WASHINGTON -- Jay Gruden was fired as head coach of the Washington Redskins on Monday after an 0-5 start to the sixth season of a tenure that featured only one playoff appearance.
The Redskins have gone 35-49-1 overall under Gruden, whose brother, Jon, coaches the Oakland Raiders.
A person familiar with the team's plans told The Associated Press that offensive line coach Bill Callahan would replace Gruden on an interim basis. Callahan has coached the Raiders in the NFL and Nebraska in college football.
The person spoke on condition of anonymity because Callahan's new role wasn't immediately announced.
Owner Daniel Snyder and team president Bruce Allen informed Gruden he was out early Monday morning, a day after a 33-7 loss to the New England Patriots. Allen was scheduled to make a rare appearance at a news conference Monday afternoon.
The statement announcing that Gruden would no longer be the head coach said: "Through the first five games of the 2019 season, the team has clearly not performed up to expectations, and we all share in that responsibility. Moving forward we are committed to doing all that we can collectively as an organization to turn things around and give our Redskins fans and alumni a team they can be proud of in 2019 and beyond."
After the home loss to New England, Gruden was asked if he knew where he stood with the Redskins.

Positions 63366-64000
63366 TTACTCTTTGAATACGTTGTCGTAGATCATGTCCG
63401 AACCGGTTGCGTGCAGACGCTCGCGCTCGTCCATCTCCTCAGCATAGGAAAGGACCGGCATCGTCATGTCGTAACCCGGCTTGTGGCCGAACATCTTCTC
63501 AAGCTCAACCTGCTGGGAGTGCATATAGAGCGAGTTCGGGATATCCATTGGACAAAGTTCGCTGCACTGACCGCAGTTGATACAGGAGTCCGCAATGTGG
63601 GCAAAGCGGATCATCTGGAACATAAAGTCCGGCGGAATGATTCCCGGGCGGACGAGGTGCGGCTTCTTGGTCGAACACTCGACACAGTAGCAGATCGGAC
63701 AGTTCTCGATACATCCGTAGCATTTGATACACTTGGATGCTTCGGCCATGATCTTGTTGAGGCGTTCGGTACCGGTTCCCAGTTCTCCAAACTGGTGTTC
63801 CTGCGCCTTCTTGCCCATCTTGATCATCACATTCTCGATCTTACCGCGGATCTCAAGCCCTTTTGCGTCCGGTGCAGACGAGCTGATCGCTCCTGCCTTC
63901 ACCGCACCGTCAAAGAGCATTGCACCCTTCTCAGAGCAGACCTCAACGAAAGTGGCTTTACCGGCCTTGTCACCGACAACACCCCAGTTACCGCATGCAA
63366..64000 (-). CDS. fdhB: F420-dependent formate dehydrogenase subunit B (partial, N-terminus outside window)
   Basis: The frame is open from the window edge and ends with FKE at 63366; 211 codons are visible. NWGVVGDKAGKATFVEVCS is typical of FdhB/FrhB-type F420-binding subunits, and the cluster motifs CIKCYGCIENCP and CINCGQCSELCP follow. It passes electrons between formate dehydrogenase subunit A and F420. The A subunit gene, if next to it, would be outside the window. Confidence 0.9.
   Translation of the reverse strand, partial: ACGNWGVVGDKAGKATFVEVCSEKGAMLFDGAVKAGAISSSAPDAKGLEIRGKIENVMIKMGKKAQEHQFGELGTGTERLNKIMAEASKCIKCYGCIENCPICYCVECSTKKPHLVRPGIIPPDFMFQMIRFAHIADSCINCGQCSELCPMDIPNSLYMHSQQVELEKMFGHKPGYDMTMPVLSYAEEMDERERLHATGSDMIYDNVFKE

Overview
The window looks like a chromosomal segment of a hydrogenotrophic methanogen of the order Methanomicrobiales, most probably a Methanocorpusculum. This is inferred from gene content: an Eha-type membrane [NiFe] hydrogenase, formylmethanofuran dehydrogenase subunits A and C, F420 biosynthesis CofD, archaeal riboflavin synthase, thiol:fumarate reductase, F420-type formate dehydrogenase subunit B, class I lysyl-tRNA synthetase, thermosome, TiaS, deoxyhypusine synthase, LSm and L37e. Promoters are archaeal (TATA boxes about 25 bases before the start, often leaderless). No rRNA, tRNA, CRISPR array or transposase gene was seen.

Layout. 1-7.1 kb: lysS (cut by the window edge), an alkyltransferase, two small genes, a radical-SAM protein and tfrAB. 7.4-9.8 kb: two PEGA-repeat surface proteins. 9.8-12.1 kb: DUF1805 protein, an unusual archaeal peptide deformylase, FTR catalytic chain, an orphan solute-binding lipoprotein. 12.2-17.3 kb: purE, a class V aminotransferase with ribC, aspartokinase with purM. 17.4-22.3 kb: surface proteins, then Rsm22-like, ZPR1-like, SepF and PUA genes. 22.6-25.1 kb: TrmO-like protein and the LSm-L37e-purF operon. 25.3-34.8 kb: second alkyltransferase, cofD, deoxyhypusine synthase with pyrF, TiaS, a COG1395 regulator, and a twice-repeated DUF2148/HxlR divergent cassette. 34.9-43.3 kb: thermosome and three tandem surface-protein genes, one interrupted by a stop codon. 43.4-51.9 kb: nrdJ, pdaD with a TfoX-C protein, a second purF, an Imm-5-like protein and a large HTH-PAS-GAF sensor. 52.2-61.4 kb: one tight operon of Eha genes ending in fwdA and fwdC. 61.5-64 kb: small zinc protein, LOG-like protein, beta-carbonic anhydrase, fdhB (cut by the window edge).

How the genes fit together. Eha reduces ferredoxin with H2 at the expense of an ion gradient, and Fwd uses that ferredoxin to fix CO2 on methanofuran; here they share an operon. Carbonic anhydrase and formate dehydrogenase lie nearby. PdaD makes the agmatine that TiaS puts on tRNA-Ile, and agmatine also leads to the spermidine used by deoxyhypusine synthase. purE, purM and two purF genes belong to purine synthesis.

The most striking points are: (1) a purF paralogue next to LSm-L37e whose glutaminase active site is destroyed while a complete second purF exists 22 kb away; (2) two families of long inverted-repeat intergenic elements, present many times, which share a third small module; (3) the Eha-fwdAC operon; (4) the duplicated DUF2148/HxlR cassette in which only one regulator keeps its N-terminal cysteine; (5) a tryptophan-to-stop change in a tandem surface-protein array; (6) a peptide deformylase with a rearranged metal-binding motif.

"Nobody's told me anything, and I don't have a concern. I'll just wait and see," said Gruden, whose contract ran through next season. "(If) my key works on Monday, keep working."
This season alone has seen star left tackle Trent Williams hold out, a shuffle at quarterback after Dwayne Haskins was taken No. 15 overall in the draft, a series of injuries up and down the roster -- and, perhaps most upsetting to team leadership, increasingly large contingents of visiting fans attending games at Washington's home stadium.
The Redskins rarely have even been competitive this season, ranking 30th out of 32 NFL clubs in both scoring, averaging 14.6 points, and defense, allowing 30.2 points per game. The only club that ranks worse than Washington in both categories -- the Miami Dolphins, who are 0-4 and had a bye this week -- will host the Redskins next Sunday.
Cornerback Quinton Dunbar wrote on Instagram that he owes Gruden "for life" for helping him by switching him from wide receiver after college and added: "Sorry we couldn't get the job done for you."
Gruden initially was hired by Washington in the hopes that he could help Robert Griffin III develop into a star quarterback, but that forced partnership quickly soured.
And while Gruden had some success drawing up and calling creative plays for Washington's offense, his area of expertise, he never seemed to get a feel for other aspects of the job.
Despite never before being a head coach in the NFL, and despite never winning more than nine games in a season, Gruden managed to stick around longer than anyone else who's held that job for the Redskins during Snyder's unsuccessful two-decade stint as team owner.
Gruden's teams finished with winning records just twice -- 9-7 in 2015, then 8-7-1 in 2016 -- and he took the Redskins to one playoff game, a loss. The team went 7-9 in each of the past two seasons, leading to speculation about whether he would be back.
Those questions about his job status reached a crescendo with the terrible start to this season, which has been a mess on and off the field for a franchise that won three Super Bowls under previous owner Jack Kent Cooke but has been in disarray throughout Snyder's stewardship, including the last 10 years with right-hand man Allen running things as general manager and now president.